Azelaic acid is a safe skincare ingredient that has widespread compatibility with all skin types, and is typically well-tolerated, even by those with sensitive skin.

Who Could Benefit from Azelaic Acid? 

Azelaic acid is particularly beneficial for those with blemished skin and/or those with uneven tone and bumpy texture. It can also be used to calm sensitivity. For help in reducing your acne marks, azelaic acid is your best bet.

Who Should Stay Away from Azelaic Acid?

Adverse reactions and side effects to azelaic acid are not common, but as with any skincare ingredient, if you experience signs of irritation, stop the use or experiment with applying less often (once every other day, for example).

AHA, BHA, and azelaic acid share similarities, but also some interesting differences. Although azelaic acid can exfoliate skin when properly formulated, it doesn’t exfoliate the same way or with the same level of effectiveness as ingredients like glycolic acid, lactic acid (AHAs) or salicylic acid (BHA).

On the other hand, azelaic acid offers additional benefits that AHA and BHA ingredients don’t provide, especially when it comes to improving a markedly uneven skin tone and skin sensitivity issues.

Can you use them together? Yes, in fact, this combination can be ideal for addressing the look of multiple skin concerns, from bumps to uneven skin tone to age-related concerns you may be struggling with.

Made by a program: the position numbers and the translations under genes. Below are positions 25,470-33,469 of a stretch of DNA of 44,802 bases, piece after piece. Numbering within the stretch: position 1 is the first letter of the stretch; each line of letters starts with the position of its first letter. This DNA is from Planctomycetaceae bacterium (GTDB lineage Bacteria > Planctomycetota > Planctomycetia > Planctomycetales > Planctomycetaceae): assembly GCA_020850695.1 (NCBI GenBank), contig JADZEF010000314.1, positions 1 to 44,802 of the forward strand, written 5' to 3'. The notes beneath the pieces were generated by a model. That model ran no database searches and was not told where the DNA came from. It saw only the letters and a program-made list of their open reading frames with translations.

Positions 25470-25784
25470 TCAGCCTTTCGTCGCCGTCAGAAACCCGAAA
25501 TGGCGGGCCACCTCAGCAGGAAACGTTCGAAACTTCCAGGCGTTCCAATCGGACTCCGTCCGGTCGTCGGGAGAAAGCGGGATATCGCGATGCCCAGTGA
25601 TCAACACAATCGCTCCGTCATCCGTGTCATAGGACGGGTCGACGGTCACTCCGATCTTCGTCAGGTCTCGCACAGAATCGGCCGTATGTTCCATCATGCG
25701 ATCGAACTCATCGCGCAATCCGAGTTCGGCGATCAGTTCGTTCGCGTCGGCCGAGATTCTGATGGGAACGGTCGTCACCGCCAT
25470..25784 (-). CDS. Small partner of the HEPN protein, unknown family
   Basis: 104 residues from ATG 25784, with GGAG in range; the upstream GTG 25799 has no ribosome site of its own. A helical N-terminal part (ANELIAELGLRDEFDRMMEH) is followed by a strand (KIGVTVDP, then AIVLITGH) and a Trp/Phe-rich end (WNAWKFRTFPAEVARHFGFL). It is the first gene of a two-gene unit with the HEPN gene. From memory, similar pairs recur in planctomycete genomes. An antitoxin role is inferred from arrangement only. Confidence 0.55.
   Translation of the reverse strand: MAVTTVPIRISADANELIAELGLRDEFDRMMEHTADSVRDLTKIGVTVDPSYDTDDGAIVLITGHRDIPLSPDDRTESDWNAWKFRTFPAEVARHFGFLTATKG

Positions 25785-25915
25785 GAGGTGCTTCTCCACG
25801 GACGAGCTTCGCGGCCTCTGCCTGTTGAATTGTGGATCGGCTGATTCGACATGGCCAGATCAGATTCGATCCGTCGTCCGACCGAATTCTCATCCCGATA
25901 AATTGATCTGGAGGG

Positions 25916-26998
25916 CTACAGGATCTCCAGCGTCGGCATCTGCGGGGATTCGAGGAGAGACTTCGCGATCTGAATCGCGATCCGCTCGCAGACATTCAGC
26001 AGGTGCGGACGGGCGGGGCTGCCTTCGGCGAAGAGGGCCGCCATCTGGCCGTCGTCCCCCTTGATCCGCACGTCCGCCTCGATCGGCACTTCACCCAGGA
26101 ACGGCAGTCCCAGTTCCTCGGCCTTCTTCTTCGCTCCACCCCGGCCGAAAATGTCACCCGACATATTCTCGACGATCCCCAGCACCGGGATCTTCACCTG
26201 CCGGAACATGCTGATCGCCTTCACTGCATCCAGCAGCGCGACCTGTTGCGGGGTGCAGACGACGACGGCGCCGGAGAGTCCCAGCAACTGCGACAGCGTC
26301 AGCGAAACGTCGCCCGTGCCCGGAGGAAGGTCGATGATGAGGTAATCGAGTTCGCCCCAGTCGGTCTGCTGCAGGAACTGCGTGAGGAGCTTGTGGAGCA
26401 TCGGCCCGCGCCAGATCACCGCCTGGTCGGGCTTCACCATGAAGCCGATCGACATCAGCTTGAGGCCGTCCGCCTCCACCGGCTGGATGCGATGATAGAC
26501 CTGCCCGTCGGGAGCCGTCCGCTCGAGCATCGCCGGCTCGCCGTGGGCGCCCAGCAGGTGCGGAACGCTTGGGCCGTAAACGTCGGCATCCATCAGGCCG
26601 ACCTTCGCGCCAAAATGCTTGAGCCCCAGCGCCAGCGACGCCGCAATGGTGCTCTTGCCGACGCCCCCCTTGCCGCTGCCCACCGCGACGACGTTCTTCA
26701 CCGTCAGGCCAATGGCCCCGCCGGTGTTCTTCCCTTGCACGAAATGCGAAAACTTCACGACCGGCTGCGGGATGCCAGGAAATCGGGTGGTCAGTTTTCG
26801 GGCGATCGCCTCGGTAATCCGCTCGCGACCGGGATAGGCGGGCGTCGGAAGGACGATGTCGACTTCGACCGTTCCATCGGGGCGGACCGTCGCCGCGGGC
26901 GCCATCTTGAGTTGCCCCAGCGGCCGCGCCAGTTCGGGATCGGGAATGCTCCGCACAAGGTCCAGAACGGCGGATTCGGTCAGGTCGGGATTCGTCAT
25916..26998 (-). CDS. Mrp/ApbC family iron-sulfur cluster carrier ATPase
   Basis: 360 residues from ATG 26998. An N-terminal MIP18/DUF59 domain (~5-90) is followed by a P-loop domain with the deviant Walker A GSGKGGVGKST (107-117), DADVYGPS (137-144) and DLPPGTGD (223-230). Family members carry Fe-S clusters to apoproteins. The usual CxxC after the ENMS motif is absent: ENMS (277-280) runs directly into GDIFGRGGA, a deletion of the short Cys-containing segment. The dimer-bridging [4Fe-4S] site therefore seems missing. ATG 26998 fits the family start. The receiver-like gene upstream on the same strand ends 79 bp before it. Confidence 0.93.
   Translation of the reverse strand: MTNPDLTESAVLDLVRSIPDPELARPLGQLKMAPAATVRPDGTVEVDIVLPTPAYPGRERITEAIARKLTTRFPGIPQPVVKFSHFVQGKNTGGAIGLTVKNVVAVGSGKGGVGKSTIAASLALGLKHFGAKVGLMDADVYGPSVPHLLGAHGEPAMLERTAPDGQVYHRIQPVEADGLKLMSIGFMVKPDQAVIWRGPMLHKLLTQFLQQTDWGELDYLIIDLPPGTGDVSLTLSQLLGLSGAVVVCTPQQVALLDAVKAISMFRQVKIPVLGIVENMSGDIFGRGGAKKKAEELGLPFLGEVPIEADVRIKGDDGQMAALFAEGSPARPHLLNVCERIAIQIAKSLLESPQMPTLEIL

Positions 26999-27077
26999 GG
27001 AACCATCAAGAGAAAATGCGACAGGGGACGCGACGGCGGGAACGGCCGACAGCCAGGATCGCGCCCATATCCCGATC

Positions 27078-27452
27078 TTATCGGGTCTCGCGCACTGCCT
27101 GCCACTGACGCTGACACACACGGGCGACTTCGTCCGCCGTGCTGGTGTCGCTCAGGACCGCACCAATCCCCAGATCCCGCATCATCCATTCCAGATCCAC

Can I Use Vitamin C and Azelaic Acid Together?

Yes, you can use vitamin C and azelaic acid products together—these ingredients complement one another. Using them together may speed up the results for evening skin tone and fading marks by targeting the issue via multiple pathways.

What Should You Not Mix with Azelaic Acid?

Azelaic acid products can be used alongside all kinds of skin care products. Research data do not advise against using azelaic acid together with other powerhouse ingredients. Of course, if you’re using a prescription version, consult with your physician on how to work it into your skincare routine.

Learn more about skincare ingredients.

Shop our potent Defense Antioxidant Pore Purifier that contains Azelaic Acid deriative to give you clear pores and bright skin.

References for this information:

Pharmaceutics, April 2021, page 567
Indian Dermatology Online Journal, November-December 2017, pages 406–442
The Journal of Clinical and Aesthetic Dermatology, March 2017, pages 37–40
Journal of Cosmetic Dermatology, March 2017, pages 35–42
Advanced Biomedical Research, February 2017, ePublication
Biomedicine & Pharmacotherapy, October 2016, pages 771–775
Journal of Cosmetic Dermatology, September 2016, Issue 3, pages 269–282
Skin Therapy Letter, January 2016, Issue 1, pages 1–7
Journal of Drugs in Dermatology, September 2015, pages 964-968
Skin Pharmacology and Physiology, Volume 27, Supplement 1, 2014, pages 9–17
Journal of Medical Sciences, Volume 14, Issue 2, 2014, pages 87–91
Cochrane Database of Systemic Reviews, Issue 11, 2014, pages 1–17
Drug Development and Industrial Pharmacy, August 2012, pages 985–994
Experimental Dermatology, September 2010, pages 813–820

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DEFENSE Antioxidant Pore Purifier